How can vulnerable individuals be protected financially when getting married and is a pre-nuptial agreement the answer?
The Court of Protection exists to help people who are no longer capable of making some or all of their own decisions, usually by authorising the appointment of a deputy. Understanding how it all works can be overwhelming, so here are some of the most frequently asked questions we come across in relation to Court of Protection.
The Court of Protection makes decisions for you if you lack the mental capacity to make them for yourself, often by appointing a deputy and sometimes by making a one-off order. The Court can make decisions about your property and finances and about your health and welfare. However, the Court cannot make decisions on your behalf merely because you are ill or vulnerable – it can only do so if you ‘lack capacity’.
The Mental Capacity Act is an important piece of legislation designed to protect you if you lack mental capacity and to empower you to make your own decisions wherever possible. The Act deals with the Court of Protection, Deputies and Lasting Powers of Attorney. There is also a Code of Practice which professionals should follow when they are working with you.
The Mental Capacity Act explains exactly what ‘lack of capacity’ means. You will ‘lack capacity’ to make a decision if you are unable to make that decision for yourself because you have an impairment of the brain, for example Alzheimer’s or a brain injury. Capacity is task specific, which means that you may lack capacity to make certain decisions but still have capacity to make other decisions.
A deputy is a person appointed by the Court of Protection to make those decisions which you can’t make for yourself. The Court will usually appoint a family member but will sometimes appoint a solicitor. The deputy must always act in your ‘best interests’. Most deputies are property and affairs deputies. Very rarely, the Court will appoint a health and welfare deputy.
When making decisions on your behalf, the Court or the deputy must act in your ‘best interests’, which is explained in the Mental Capacity Act. This means helping you to take part in the decision-making as much as possible. It also means taking into account your wishes and beliefs and consulting with your family members, friends and carers.
Your deputy has a duty to always act in your best interests. They must make sure they keep your money separate from their own and not spend your money on themselves. If you have a large sum of money, your deputy should consider whether to invest it.
Your deputy can only make a decision on your behalf if you lack capacity to make it yourself. If you have capacity, then the decision is yours and the deputy cannot make it for you, even if he or she disagrees with you.
If you have a professional deputy, they will charge a fee for their services and this will be paid for from your money. However, your deputy cannot just pay themselves as much as they like. Every year, the deputy must send their bill to the Senior Court Costs Office, who will decide how much your deputy is allowed to charge.
Your deputy needs to report to the Office of the Public Guardian (OPG) every year about what they have spent your money on. The OPG will look at this report carefully and can ask questions or request further information. If you are concerned about how your deputy (or your attorney under a Lasting Power of Attorney) is behaving, you can ask the OPG to investigate. If there are serious concerns, then the OPG can make an application to the Court of Protection for your deputy to be removed.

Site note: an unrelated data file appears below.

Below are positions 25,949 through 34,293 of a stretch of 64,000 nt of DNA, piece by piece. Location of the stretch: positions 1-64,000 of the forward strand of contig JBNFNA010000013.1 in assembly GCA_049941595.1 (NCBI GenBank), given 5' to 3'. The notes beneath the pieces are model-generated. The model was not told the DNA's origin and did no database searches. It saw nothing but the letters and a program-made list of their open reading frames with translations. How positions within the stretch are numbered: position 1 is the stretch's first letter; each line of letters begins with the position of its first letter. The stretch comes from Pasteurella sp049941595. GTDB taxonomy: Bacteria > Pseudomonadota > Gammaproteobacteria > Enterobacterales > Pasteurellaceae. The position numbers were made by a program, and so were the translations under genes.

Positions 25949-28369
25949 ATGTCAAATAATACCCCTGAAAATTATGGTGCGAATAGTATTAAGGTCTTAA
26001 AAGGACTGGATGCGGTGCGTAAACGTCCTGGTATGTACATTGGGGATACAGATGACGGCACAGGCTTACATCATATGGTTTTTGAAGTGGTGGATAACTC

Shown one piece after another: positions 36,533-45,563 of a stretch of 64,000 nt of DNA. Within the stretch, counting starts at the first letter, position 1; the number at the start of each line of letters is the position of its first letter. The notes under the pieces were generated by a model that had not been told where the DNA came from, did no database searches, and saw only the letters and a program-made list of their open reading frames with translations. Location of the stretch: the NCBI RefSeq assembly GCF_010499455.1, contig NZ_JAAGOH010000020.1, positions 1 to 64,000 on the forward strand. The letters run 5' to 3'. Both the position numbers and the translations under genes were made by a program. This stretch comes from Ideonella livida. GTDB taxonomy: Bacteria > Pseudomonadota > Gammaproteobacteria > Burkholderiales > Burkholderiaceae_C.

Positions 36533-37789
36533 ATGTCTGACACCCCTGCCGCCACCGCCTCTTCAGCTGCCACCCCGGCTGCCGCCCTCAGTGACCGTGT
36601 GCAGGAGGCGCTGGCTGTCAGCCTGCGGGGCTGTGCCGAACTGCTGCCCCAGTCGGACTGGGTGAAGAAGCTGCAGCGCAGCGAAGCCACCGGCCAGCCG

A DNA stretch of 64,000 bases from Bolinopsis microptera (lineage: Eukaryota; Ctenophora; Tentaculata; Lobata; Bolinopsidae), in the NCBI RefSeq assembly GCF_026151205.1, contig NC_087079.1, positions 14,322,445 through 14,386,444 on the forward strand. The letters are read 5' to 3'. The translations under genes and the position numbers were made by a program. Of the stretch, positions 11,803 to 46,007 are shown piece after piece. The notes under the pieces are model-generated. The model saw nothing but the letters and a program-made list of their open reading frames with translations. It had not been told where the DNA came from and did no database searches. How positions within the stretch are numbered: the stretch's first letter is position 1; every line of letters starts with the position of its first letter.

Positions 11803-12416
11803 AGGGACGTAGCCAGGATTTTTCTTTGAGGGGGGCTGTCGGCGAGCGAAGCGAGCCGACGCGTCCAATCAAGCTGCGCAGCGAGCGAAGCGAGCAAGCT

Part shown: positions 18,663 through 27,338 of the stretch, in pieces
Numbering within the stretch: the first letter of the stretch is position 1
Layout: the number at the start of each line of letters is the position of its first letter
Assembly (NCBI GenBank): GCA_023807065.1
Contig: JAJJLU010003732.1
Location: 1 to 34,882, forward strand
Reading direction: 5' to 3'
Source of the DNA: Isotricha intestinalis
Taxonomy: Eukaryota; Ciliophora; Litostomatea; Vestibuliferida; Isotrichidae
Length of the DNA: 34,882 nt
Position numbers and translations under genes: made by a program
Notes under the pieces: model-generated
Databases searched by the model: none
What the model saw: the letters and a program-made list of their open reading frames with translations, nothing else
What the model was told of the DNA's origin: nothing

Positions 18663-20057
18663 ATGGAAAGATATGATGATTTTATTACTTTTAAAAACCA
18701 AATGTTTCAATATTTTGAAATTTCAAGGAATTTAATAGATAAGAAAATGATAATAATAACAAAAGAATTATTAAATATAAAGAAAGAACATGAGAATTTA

You only need a deputy if you lack mental capacity. If your condition improves and you regain capacity, then the Court of Protection will make an order discharging your deputy so that you can make all decisions for yourself. If you are not getting on with your deputy, then you can ask the Court to remove them and appoint someone new. If the Court agrees that this is in your best interests, then a replacement deputy can be appointed.
The Office of the Public Guardian has a list of experienced professional deputies known as ‘panel deputies’. If you need a deputy and there are no family members willing and able to act, then the Court, as a last resort, may appoint a panel deputy to act for you.
The Office of the Public Guardian (the OPG) is part of the government and protects the interests of people who lack mental capacity on a more day-to-day basis than the Court of Protection. The OPG is responsible for supervising your deputy.
Usually, a Will is only valid if you have mental capacity when you make it. If you lack mental capacity, the Court of Protection can make a Will on your behalf called a statutory Will. The Court will gather evidence from your family members about your circumstances before agreeing to make a Statutory Will. The Court will usually ask the Official Solicitor to represent you and make sure your views are heard.
If you become involved in court proceedings but lack mental capacity, then the Official Solicitor can step in to represent you. This may be proceedings in the Court of Protection, such as an application for a statutory Will, or in civil or family matters in other courts.
If you have any further questions about the Court of Protection or deputyship, please contact or a , who will be happy to answer your questions.
The firm 'provides an excellent service to clients’, and specialises in property and affairs matters for clients who lack capacity due to catastrophic medical negligence or acquired brain injury."
Legal 500 UK, 2017
Kingsley Napley LLP’s team was bolstered in 2013 by Simon Hardy’s arrival from Irwin Mitchell, and is noted for high-value and sensitive deputyship matters."
Legal 500 UK
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